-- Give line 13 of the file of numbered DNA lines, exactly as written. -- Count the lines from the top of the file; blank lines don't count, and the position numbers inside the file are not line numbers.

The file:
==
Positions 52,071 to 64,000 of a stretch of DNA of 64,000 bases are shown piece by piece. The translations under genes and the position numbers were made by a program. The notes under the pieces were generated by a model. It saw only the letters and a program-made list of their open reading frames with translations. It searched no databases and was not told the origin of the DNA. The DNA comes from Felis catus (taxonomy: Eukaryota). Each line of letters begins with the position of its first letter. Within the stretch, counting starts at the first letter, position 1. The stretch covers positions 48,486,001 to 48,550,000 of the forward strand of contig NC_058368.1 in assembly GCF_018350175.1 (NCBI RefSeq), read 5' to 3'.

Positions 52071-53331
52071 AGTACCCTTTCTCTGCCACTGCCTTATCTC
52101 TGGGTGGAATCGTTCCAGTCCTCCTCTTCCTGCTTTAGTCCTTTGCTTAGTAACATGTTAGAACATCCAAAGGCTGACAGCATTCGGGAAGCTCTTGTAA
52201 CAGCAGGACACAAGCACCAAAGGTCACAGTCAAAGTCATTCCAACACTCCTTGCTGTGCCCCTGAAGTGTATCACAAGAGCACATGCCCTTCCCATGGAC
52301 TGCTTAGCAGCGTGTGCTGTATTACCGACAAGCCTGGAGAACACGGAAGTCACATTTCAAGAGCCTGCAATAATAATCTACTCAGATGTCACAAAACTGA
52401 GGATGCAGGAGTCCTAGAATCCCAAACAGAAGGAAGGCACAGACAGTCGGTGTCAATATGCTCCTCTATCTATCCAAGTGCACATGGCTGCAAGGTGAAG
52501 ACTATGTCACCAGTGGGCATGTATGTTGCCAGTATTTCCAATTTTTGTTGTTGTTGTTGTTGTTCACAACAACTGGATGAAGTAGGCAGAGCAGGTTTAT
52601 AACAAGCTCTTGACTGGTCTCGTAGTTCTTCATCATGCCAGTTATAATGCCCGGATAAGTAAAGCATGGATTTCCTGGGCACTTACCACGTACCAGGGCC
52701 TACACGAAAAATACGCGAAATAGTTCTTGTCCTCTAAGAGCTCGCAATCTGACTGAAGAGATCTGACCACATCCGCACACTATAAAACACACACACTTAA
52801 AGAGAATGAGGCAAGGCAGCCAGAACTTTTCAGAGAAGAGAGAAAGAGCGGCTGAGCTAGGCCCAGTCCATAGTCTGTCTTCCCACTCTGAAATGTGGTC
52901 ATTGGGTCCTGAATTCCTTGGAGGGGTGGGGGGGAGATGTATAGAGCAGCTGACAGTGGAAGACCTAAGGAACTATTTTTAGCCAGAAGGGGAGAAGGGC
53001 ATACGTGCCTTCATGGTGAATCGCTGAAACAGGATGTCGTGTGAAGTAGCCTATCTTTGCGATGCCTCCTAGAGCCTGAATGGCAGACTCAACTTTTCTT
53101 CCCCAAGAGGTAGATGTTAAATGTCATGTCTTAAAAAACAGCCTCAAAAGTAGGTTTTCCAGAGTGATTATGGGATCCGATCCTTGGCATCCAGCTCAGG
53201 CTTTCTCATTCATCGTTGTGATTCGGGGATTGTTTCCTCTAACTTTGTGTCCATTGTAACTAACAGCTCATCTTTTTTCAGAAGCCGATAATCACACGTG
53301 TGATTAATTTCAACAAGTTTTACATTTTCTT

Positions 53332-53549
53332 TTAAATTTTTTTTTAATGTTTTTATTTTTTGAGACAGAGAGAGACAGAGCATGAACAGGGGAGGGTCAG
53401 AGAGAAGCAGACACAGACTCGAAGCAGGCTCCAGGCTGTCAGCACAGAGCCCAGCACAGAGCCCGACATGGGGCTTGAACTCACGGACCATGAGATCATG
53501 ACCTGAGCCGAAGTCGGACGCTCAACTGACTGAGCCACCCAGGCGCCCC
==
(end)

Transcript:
53001 ATACGTGCCTTCATGGTGAATCGCTGAAACAGGATGTCGTGTGAAGTAGCCTATCTTTGCGATGCCTCCTAGAGCCTGAATGGCAGACTCAACTTTTCTT